We purchased benfluorex, orlistat, and aristolochic acid (mixture of I and II) from Sigma–Aldrich Co. LLC (Saint Louis, MO, USA). Lovastatin was purchased from Toronto Research Chemicals (Toronto, ON, Canada). We bought rimonabant from Cayman Chemical Company (Ann Arbor, MI, USA)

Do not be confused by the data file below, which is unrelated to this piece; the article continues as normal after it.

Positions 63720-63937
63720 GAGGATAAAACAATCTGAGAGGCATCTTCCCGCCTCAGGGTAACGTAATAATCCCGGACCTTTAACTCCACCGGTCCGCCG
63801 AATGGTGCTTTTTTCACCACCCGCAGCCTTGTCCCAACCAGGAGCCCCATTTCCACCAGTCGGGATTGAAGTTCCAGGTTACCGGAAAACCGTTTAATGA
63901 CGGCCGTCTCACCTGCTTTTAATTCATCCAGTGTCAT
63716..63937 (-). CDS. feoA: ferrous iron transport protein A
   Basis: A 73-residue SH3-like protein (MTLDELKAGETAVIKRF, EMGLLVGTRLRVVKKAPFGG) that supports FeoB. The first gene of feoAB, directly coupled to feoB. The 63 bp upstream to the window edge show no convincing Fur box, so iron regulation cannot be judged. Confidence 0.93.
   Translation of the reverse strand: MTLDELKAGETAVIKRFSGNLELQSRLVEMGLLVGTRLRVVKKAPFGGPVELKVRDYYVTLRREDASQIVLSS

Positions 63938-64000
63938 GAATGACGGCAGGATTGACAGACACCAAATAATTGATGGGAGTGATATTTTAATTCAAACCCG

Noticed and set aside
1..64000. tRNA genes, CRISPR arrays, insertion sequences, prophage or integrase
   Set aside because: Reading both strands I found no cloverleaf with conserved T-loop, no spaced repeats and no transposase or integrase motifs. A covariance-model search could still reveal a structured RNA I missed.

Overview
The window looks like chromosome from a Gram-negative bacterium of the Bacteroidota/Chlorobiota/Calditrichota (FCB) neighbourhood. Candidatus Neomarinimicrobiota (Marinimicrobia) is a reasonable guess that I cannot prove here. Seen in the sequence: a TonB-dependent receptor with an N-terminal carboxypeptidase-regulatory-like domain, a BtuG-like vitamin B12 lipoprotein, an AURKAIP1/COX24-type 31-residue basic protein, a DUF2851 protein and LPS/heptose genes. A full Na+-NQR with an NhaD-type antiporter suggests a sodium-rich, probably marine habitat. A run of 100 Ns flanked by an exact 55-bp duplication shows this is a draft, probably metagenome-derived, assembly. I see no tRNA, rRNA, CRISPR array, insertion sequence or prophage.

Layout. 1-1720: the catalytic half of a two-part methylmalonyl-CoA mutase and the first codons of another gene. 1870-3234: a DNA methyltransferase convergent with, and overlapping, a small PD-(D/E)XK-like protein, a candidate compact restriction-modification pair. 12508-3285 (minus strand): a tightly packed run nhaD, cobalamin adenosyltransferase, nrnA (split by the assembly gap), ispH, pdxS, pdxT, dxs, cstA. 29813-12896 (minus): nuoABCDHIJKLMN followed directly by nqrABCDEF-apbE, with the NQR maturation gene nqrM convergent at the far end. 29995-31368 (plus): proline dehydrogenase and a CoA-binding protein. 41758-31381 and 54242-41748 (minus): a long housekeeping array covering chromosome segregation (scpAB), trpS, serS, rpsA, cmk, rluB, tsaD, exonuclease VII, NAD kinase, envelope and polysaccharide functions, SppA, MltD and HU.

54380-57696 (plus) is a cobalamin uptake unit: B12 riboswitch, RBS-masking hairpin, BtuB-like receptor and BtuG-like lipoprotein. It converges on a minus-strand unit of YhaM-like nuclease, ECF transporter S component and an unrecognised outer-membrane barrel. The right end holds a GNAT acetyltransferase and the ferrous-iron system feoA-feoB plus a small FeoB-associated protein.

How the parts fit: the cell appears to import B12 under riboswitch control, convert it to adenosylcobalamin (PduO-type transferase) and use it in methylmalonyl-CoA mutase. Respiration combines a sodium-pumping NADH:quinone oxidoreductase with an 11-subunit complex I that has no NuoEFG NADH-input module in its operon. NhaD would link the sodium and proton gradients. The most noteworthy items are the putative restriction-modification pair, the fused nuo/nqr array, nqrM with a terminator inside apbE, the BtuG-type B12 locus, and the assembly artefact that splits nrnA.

, and sibutramine hydrochloride from Tocris Bioscience (Minneapolis, MN, USA). We purchased fenfluramine and N-nitroso-fenfluramine from Wako Pure Chemical Industries, Ltd. (Osaka, Japan). These compounds were the reference standards of the compounds that were not listed on the package or insert. To verify that rhubarb rhizome was present, sennoside A (one of the anthraquinone glycosides in rhubarb and a compound used for identification of rhubarb rhizome according to the Japanese Pharmacopoeia 16) and authentic rhubarb rhizome were purchased from Nacalai Tesque, Inc. (Kyoto, Japan) and Tochimoto Tenkaido Co., Ltd. (Osaka, Japan), respectively. The reference standards of the other anthraquinone glycosides, aloe-emodin and emodin were purchased, respectively, from Toronto Research Chemicals and Tokyo Chemical Industry Co., Ltd. (Tokyo, Japan). Rhein and chrysophanol were bought from Extrasynthese S.A. (Genay, France). High-performance liquid chromatography (HPLC)-grade reagents of acetonitrile, 2-propanol, methanol, and trifluoroacetic acid were purchased from Wako Pure Chemical Industries, Ltd. All other chemicals were available commercially and of analytic grade. A membrane filter (Millex®-LG; pore size, 0.20 μm; Merck Millipore, Billerica, MA, USA) was used for filtration treatment for HPLC analyses. Thin-layer chromatography (TLC; silica gel 60 F254; 20 × 20 cm, Merck, Billerica, MA, USA) was employed for analyses.